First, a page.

Amiodarone-induced thyrotoxicosis – do anti-thyroid drugs alone provide adequate treatment? — ASN Events

Amiodarone-induced thyrotoxicosis – do anti-thyroid drugs alone provide adequate treatment? (#236)

Nadia Patel 1 , Gerald Kaye 2 , Warrick Inder 1 , Clair Sullivan 1
  1. Diabetes and Endocrinology, Princess Alexandra Hospital, Brisbane, QLD, Australia
  2. Cardiology, Princess Alexandra Hospital, Brisbane, QLD, Australia

Introduction: Amiodarone-induced thyrotoxicosis (AIT) occurs in 3-12% of patients receiving amiodarone. There is a poor evidence base for treatment and limited data in an Australian population.
Objective: To compare the efficacy of antithyroid drugs (ATD) alone versus ATD and prednisone (ATD+PRED) in the treatment of AIT.
Methods: The pharmacological management of AIT using ATD alone versus ATD+PRED was reviewed in 25 patients, with the outcome being time to euthyroidism or thyroidectomy.
Results: There was a trend for baseline free thyroxine (fT4) level to be different between the treatment groups: ATD+PRED (n=9) 63.0 ± 11.0 pmol/l, ATD (n=11) 42.9 ± 8.0 pmol/l, no treatment (NIL, n=5) 25.2 ± 4.2 pmol/l, P=0.054. Of those treated initially with ATD, 6/11 (55%) required the addition of PRED due to inadequate response (n=5) or adverse event to ATD (n=1). Baseline fT4 was significantly higher in those ultimately treated with ATD+PRED (58.8 ± 8.3 pmol/l) compared to those treated with ATD or NIL (28.3 ± 3.1 pmol/l), P<0.01. In patients with fT4 <30 pmol/l, 75% (6/8) achieved euthyroidism without prednisone. There was a significant correlation between the initial dose of ATD and baseline fT4 level, r=0.54, P<0.01. Overall the baseline fT4 was higher in the group requiring thyroidectomy (n=9), 62 ± 13.8 pmol/l, compared to those not requiring surgery (n=16), 37.9 ± 3.9 pmol/l, P<0.05. In those not undergoing thyroidectomy, there was no difference in final time to fT4 normalisation between those receiving ATD+PRED (19.2 ± 3.3 weeks), ATD (15.6 ± 3.0 weeks) or NIL 18.8 ± 9.3 weeks. Of the 16 patients not undergoing thyroidectomy, 11 (69%) became euthyroid off all medication. One patient later died of multi-organ failure after a successful thyroid outcome.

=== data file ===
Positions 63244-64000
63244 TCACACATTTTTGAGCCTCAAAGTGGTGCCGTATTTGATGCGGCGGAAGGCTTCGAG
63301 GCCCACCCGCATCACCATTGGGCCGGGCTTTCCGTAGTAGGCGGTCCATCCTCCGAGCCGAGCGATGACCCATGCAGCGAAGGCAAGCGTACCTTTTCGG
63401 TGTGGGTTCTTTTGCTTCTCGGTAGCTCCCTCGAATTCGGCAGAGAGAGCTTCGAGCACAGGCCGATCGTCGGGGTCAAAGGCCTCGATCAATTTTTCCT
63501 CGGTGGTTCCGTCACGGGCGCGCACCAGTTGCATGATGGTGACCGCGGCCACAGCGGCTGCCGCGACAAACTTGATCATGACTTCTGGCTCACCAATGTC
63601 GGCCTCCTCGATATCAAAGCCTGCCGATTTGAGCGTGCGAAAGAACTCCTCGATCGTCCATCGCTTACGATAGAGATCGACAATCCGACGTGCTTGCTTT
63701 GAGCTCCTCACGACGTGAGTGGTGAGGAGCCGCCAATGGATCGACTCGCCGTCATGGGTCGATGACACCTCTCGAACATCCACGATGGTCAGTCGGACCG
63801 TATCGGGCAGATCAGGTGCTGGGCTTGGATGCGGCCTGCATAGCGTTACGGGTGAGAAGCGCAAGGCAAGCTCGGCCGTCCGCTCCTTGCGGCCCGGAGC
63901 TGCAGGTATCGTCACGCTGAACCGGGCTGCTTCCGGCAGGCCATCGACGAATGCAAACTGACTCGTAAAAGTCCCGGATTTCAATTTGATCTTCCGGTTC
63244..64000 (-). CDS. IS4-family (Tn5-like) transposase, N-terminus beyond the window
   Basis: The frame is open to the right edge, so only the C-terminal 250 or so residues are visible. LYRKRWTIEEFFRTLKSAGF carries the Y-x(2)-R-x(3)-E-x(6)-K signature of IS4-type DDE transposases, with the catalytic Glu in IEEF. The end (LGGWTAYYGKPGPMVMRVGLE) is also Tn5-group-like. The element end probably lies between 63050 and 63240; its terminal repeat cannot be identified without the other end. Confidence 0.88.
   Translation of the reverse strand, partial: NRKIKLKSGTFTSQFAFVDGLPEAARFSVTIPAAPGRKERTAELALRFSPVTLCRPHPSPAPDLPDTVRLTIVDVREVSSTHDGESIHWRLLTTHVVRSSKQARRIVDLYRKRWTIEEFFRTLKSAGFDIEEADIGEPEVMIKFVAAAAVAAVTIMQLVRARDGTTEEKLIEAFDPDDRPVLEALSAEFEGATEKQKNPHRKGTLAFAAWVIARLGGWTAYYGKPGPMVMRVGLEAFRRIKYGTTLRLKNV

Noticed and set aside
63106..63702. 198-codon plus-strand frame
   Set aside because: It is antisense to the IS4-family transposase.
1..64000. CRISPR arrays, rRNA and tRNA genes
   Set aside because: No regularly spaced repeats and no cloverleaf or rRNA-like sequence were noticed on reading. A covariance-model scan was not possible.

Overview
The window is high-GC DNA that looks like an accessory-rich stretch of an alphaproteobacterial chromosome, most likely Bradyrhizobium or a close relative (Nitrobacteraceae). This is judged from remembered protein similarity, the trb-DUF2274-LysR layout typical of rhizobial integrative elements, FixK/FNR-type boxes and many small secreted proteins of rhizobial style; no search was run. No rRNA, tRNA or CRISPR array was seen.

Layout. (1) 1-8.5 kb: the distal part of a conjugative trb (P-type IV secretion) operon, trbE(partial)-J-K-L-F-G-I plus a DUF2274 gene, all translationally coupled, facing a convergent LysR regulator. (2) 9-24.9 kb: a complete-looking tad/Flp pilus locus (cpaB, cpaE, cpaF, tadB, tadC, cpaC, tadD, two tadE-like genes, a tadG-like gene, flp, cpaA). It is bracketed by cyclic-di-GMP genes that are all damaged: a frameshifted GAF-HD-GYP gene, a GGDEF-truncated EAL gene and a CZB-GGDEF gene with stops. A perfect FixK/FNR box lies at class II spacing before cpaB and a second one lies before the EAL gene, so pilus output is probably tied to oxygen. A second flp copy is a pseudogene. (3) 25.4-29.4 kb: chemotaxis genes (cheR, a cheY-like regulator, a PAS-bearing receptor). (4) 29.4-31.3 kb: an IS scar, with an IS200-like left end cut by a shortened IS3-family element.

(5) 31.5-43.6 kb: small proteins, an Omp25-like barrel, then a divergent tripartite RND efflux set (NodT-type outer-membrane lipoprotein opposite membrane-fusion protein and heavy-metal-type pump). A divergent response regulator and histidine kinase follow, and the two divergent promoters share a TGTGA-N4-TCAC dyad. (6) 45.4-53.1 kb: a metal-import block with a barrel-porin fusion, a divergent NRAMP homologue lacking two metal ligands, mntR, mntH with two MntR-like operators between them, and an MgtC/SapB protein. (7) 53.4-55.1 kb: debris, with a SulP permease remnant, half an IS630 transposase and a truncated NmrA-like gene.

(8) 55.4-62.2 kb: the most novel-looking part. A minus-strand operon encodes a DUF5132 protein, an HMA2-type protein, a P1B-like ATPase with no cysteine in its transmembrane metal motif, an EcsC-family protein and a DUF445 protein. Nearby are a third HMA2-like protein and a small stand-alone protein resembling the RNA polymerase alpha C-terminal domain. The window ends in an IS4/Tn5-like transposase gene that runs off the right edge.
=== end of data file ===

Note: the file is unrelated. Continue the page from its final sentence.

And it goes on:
Discussion: These data indicate that in patients with AIT, those with higher fT4 levels generally require glucocorticoids. The lack of difference in time to achieve euthyroidism between the groups is probably due to the greater disease severity in the group treated with ATD+PRED. Mild disease (fT4 <30pmol/l) can be successfully treated with ATD alone. Thyroidectomy in those responding poorly to medical therapy resulted in a uniformly good outcome.